Leiter: In addition to the tactical effects that leadership decapitation might have, such as stopping a single attack, and its strategic effects, such as destroying a whole organization, you also have the middle ground where psychologically it imposes a serious cost on others in the organization who think, “Well if the leader can get hit, how is easy it is for them to get me?” If you can break the link between the organizational group, the nodes, and the leadership by taking out the head of operations, that can be incredible valuable. That is part of the reason why al Qaeda’s heads of external operations were often targeted in the campaign in Afghanistan and Pakistan – because these individuals are often key players that connect the organizations.
But the effect on a highly decentralized organization like ISIS is going to be quite different. The strategy is still important, because it can reduce the ability of these organizations to act centrally, have a psychological effect on the followers, and make an important statement to the world that we will not allow organizations to survive in any way and will force them into different modes of operation. We have to then be able to defend the new modes that these groups pursue when we eliminate their leadership.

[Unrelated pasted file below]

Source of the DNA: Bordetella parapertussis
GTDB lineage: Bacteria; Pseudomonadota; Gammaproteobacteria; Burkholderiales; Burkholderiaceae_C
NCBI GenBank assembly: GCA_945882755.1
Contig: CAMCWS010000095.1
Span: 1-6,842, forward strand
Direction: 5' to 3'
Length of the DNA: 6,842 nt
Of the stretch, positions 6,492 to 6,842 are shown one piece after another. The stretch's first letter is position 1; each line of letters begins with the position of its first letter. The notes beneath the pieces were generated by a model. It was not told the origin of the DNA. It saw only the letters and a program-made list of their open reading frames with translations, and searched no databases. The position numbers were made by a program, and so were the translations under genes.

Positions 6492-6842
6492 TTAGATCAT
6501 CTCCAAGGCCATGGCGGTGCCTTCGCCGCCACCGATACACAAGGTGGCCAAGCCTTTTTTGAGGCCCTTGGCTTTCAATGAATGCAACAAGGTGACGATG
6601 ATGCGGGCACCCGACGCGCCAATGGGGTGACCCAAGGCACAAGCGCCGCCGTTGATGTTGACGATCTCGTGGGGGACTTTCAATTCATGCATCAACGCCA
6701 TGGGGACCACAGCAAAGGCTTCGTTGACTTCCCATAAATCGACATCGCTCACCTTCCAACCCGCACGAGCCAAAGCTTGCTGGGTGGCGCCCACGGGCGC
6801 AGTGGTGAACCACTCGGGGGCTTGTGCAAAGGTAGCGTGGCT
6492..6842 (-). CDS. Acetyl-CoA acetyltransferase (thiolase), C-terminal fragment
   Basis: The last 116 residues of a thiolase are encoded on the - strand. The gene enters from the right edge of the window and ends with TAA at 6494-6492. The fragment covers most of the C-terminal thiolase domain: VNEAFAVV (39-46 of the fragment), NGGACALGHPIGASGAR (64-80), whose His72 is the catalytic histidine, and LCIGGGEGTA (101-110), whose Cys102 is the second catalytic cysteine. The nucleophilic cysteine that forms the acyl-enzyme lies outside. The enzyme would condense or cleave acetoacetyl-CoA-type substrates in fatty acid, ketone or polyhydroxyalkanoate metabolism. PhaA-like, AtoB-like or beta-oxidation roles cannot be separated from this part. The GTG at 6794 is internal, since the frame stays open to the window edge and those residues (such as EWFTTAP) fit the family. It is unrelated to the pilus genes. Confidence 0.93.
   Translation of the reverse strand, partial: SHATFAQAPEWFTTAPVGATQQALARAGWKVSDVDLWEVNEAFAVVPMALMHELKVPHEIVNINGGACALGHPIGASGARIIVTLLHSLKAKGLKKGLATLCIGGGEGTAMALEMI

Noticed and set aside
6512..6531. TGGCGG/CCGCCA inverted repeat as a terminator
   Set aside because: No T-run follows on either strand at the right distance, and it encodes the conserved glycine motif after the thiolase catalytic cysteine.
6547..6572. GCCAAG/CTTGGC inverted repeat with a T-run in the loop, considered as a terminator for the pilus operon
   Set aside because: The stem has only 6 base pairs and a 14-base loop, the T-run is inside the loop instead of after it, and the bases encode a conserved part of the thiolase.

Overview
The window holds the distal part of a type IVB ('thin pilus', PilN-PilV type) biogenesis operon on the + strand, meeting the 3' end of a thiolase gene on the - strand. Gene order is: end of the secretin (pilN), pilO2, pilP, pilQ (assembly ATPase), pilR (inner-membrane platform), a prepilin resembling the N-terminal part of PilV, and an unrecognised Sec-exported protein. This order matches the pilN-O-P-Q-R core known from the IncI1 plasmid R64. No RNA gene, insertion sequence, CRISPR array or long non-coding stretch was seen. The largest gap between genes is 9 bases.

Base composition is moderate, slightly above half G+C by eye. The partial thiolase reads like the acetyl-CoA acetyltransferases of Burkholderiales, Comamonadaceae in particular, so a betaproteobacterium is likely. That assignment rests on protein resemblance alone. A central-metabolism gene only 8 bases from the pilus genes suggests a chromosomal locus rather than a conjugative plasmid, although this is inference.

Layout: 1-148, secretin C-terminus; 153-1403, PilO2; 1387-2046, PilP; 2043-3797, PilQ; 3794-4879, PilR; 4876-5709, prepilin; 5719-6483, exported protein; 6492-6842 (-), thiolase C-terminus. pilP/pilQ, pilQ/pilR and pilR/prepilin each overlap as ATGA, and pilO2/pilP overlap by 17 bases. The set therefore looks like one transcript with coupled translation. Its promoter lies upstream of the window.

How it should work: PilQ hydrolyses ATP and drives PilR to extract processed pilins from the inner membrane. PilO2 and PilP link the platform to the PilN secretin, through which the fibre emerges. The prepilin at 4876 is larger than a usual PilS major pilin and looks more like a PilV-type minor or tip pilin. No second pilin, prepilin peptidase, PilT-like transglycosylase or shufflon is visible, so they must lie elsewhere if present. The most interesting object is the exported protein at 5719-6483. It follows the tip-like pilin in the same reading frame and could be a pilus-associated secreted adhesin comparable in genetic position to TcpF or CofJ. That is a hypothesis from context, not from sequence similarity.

TCB: What is the impact of leadership decapitation on intelligence gathering? If you eliminate a leader, could that hinder intelligence gathering on an organization?
Leiter: In every discussion I was ever a part of involving lethal actions as well as arrests in allied countries or our own, there is a significant discussion of balancing the equity of continuing to watch the person or the group and understanding what that group’s intention is, versus eliminating them. As a general matter, if a plot was in transit and you knew that you could disrupt that plot, you’re virtually always going to take that path, because you simply couldn’t risk allowing a plot to continue.
But there are often different sides to this, and you also have to consider what the alternatives are. Is there a way to grab the person and take him into custody so you both incapacitate him and understand what the threats are? How does that put your own people at risk?
So this is an extremely complex balancing that requires input not just from the people who would take the action, but from the Intelligence Community, law enforcement, and all of those who have to live with the repercussions of potentially losing valuable sources of information.